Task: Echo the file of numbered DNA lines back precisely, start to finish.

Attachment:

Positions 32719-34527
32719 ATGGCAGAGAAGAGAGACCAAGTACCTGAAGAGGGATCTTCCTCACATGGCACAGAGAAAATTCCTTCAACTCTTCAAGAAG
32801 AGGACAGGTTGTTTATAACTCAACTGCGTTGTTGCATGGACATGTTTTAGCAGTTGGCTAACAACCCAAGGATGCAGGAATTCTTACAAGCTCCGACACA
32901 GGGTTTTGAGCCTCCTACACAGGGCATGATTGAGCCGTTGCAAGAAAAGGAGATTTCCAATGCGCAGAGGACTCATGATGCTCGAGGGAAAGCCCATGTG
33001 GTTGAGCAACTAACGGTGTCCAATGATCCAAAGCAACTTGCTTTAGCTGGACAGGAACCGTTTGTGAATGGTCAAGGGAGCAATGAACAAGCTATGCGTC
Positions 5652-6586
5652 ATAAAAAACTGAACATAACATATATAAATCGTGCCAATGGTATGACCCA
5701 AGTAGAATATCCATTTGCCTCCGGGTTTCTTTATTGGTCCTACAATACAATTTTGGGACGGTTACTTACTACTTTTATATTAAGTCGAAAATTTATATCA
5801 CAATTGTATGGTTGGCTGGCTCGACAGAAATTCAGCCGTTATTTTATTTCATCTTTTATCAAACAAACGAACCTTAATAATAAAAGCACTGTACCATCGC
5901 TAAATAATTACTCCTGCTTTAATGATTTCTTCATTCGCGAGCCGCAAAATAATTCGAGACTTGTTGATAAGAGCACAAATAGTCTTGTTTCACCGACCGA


Positions 32719-34527
32719 ATGGCAGAGAAGAGAGACCAAGTACCTGAAGAGGGATCTTCCTCACATGGCACAGAGAAAATTCCTTCAACTCTTCAAGAAG
32801 AGGACAGGTTGTTTATAACTCAACTGCGTTGTTGCATGGACATGTTTTAGCAGTTGGCTAACAACCCAAGGATGCAGGAATTCTTACAAGCTCCGACACA
32901 GGGTTTTGAGCCTCCTACACAGGGCATGATTGAGCCGTTGCAAGAAAAGGAGATTTCCAATGCGCAGAGGACTCATGATGCTCGAGGGAAAGCCCATGTG
33001 GTTGAGCAACTAACGGTGTCCAATGATCCAAAGCAACTTGCTTTAGCTGGACAGGAACCGTTTGTGAATGGTCAAGGGAGCAATGAACAAGCTATGCGTC
Positions 5652-6586
5652 ATAAAAAACTGAACATAACATATATAAATCGTGCCAATGGTATGACCCA
5701 AGTAGAATATCCATTTGCCTCCGGGTTTCTTTATTGGTCCTACAATACAATTTTGGGACGGTTACTTACTACTTTTATATTAAGTCGAAAATTTATATCA
5801 CAATTGTATGGTTGGCTGGCTCGACAGAAATTCAGCCGTTATTTTATTTCATCTTTTATCAAACAAACGAACCTTAATAATAAAAGCACTGTACCATCGC
5901 TAAATAATTACTCCTGCTTTAATGATTTCTTCATTCGCGAGCCGCAAAATAATTCGAGACTTGTTGATAAGAGCACAAATAGTCTTGTTTCACCGACCGA